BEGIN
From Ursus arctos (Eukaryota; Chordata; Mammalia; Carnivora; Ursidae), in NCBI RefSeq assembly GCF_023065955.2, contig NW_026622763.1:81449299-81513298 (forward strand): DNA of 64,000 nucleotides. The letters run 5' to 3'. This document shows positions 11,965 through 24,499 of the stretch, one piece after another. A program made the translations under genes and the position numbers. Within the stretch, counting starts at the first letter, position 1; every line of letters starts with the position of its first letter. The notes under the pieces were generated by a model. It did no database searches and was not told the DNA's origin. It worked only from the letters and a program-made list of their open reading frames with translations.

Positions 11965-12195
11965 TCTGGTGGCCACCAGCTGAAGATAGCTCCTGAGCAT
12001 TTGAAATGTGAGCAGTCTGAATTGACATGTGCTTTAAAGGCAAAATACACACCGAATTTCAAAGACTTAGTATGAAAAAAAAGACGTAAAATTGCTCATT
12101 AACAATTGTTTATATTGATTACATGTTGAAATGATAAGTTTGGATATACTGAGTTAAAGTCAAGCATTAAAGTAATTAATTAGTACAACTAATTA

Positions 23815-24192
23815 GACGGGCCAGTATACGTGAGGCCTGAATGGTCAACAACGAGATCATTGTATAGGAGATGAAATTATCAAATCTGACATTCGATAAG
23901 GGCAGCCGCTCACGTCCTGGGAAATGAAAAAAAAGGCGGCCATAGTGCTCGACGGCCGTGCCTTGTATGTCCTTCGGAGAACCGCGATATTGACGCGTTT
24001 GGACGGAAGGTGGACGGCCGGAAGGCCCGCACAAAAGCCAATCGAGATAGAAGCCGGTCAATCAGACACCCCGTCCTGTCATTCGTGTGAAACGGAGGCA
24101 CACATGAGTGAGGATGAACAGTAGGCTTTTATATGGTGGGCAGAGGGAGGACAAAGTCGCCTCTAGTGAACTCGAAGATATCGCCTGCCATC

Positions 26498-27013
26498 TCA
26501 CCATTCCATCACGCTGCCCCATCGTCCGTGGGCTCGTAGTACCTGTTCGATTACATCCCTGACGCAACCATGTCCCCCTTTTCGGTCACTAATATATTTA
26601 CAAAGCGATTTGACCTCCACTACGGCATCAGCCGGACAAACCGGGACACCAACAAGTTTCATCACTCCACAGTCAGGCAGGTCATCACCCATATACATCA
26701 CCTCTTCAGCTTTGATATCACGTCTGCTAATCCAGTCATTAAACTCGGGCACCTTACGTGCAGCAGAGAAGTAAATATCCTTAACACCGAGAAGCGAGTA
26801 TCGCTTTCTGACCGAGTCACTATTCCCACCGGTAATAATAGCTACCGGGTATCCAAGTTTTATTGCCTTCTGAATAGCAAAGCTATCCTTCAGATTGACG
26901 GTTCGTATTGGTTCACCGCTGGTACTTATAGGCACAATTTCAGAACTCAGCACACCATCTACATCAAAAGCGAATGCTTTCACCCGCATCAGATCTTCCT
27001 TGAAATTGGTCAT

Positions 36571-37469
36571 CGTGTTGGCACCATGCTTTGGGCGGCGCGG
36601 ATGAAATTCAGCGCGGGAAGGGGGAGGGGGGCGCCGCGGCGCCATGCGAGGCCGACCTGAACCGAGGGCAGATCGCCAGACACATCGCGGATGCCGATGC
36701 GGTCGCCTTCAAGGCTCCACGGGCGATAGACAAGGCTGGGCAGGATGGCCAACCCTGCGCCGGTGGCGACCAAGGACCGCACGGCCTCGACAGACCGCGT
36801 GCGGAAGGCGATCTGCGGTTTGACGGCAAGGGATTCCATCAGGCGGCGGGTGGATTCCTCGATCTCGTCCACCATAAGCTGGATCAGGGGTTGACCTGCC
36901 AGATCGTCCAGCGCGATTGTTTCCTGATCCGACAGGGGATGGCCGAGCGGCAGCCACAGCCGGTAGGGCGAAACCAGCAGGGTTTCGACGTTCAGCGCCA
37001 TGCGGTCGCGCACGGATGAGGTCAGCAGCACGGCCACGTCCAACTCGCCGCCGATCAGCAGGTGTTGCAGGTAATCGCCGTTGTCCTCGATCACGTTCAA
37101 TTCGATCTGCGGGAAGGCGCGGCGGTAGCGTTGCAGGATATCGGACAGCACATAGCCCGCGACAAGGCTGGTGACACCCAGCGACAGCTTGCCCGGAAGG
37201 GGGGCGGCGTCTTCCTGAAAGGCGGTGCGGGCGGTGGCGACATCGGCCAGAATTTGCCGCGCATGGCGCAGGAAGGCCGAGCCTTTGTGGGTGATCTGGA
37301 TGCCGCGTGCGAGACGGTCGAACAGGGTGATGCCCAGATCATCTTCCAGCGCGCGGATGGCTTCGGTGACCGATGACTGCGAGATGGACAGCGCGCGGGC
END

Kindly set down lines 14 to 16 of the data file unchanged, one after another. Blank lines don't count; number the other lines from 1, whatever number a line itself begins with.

26601 CAAAGCGATTTGACCTCCACTACGGCATCAGCCGGACAAACCGGGACACCAACAAGTTTCATCACTCCACAGTCAGGCAGGTCATCACCCATATACATCA
26701 CCTCTTCAGCTTTGATATCACGTCTGCTAATCCAGTCATTAAACTCGGGCACCTTACGTGCAGCAGAGAAGTAAATATCCTTAACACCGAGAAGCGAGTA
26801 TCGCTTTCTGACCGAGTCACTATTCCCACCGGTAATAATAGCTACCGGGTATCCAAGTTTTATTGCCTTCTGAATAGCAAAGCTATCCTTCAGATTGACG